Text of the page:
Thanks to the profit-seeking souls at Times Books, you don’t have to be a lobbyist or congressional aide to get your hands on the text of the Clinton health-care plan. You can go to the mall and pick up a 284-page paperback copy for $8. But judging from the way both supporters and opponents are describing it, even the pros haven’t really read the plan.
When supporters talk about it, they sound like cheery personnel officers guiding new employees through company benefits packages. "We offer two choices of plans," they say. "There’s the fee-for-service plan, where you have a $200 deductible, and the preferred provider network, where you pay only $10 a visit. Which would you like to sign up for? We recommend the cheaper one."
Opponents, on the other hand, make the Clinton plan sound like just another expensive entitlement scheme: Aid for Families with Dependent Sick People. They warn of heavy payroll taxes–if you like FICA, you’ll love Clintoncare–and runaway costs. They talk about the deficit and lost jobs.
Both sides treat the health-care plan as the latest lavish program for taxing and spending. One side emphasizes the benefits, the other the costs. Neither gets to the real story.
Despite the neat charts you’ve probably seen reprinted in your local newspaper, most of those 284 pages have nothing to do with describing benefits. And very few talk about paying for them.
The Clinton plan isn’t a simple transfer scheme. It is a systematic program for destroying the health-care industry and replacing it with regional cartels, government price caps, and mass, standardized medicine. It is not about handouts or subsidies, though it includes both. It is about unbridled, unaccountable bureaucratic rule.
Sure, the plan has its silly and expensive moments. It suggests covering aerobics ("physical training classes") in the name of preventive care. It picks up everyone’s therapist bills, promising a cost explosion unmatched since California started allowing worker’s comp claims for "stress."
At its most absurd, the Clinton outline declares that "health plans may not terminate, restrict or limit coverage for the comprehensive benefit package for any reason, including non-payment of premiums." (Emphasis added.) It’s easy to see where that will lead. Why pay when you can get the same care for free?
But the heart of the plan is not expensive indulgences. It is, rather, an attack on choice and competition. In page after mind-numbing page of bureaucratic detail, the plan closes every conceivable avenue of escape, plugs every possible source of diversity, eliminates every incentive for innovation. It threatens new drugs with price controls, forbids hospitals and universities to train more than a constricted number of specialists, requires urban health plans to serve rural areas, and makes paying extra for care a crime.
To read the plan carefully, to picture the world it describes in deliberately abstract language, is to begin to see the forest amid the trees. And it is The Forest of No Return. Those who stumble in never can get out. Bill Clinton is nationalizing the health-care industry and doesn’t have the guts to admit it.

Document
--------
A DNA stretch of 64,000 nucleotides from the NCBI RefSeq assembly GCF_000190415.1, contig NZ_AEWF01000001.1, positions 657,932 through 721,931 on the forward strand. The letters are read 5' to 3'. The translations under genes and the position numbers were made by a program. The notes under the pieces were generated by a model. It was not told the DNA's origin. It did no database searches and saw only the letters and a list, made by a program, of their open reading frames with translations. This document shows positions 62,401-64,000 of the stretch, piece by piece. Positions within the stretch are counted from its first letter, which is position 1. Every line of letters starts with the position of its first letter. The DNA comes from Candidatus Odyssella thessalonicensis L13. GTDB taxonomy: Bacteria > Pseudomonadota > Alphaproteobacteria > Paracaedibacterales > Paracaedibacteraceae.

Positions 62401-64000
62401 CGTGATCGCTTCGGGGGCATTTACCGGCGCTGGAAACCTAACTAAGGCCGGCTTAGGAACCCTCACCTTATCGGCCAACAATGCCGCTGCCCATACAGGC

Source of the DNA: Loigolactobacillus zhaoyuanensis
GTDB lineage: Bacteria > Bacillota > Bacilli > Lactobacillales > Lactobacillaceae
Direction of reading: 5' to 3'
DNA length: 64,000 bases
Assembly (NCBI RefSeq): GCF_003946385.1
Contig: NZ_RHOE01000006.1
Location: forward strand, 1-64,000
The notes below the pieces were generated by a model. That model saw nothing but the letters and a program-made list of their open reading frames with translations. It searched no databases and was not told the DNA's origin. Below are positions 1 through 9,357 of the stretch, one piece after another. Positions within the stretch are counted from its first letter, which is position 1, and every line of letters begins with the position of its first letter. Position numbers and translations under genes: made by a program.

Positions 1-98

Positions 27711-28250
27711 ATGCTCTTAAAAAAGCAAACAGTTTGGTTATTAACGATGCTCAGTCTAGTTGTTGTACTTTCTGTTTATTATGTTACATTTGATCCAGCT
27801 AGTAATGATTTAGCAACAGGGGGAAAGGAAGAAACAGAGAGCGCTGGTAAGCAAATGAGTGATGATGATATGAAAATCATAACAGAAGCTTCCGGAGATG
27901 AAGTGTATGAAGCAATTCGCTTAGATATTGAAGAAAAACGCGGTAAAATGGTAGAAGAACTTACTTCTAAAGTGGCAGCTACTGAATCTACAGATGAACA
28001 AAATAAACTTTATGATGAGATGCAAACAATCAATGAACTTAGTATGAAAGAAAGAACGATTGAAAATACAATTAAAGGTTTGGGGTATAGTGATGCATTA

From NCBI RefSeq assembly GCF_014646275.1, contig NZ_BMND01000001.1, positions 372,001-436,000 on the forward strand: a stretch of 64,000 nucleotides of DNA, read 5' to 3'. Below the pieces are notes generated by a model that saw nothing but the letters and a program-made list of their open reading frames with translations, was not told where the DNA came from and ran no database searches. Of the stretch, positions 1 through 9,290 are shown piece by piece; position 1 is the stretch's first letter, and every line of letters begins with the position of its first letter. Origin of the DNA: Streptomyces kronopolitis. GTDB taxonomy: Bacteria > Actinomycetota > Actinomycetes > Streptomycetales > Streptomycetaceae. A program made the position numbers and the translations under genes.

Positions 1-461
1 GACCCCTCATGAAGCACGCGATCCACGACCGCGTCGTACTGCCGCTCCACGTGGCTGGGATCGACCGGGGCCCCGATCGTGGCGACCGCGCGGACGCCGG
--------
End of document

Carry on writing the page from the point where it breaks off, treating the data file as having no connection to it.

The centerpiece of the plan is the system of "regional health alliances." An alliance may be a state agency or a nonprofit corporation overseen by your state. The government-appointed alliance board determines which companies can offer hearth plans in your area. Employers and self-employed people pay premiums to the local alliance, and "it is the obligation of every eligible individual to enroll in a health plan."
The regional alliance resembles the local cable franchise–a governmentcreated monopoly through which consumer services flow. "States may establish one, and only one, regional alliance in each area."
Like a cable company’s, the alliance’s prices and services are tightly regulated. Consumers have "choice" among health plans offered through the alliance, just as they can choose whether to buy Showtime or HBO from the local cable monopoly. But the number of plans is limited, and most are nearly identical. (The plan lets big companies establish their own "corporate alliances" for employees, but it doesn’t let them offerplans that pay higher fees than the standard government ones.) Consumers are stuck with a single regional alliance that has no competition and thus no incentive to give good service. The only escape is to move to another region and hope the new alliance is better.
Each plan must provide a standard benefit package and price its premiums within a narrow range based on a "target" established by a National Health Board. If premiums are too high, they have to be "renegotiated" or reduced via an "assessment" (a.k.a. a tax) on high-priced plans. The Clinton outline doesn’t specify what happens if no company will sell its services at the approved premium. But it does give each state the option of establishing a government-run single-payer plan. In other words, it provides a mechanism for establishing a Canadian-style socialist system through the back door, without the messiness of a congressional vote.
Much of the plan deals with various sorts of price controls. Bill Clinton is obsessed with containing the cost of health care–he brought it up incessantly at the Little Rock economic summit. But the Clinton plan eschews any thought of making consumers more sensitive to prices. It deliberately limits out-ofpocket costs "to ensure financial protection" even as it expands "free" care not only to the now uninsured but also to people whose current insurance plan is less lavish than the "guaranteed benefits package."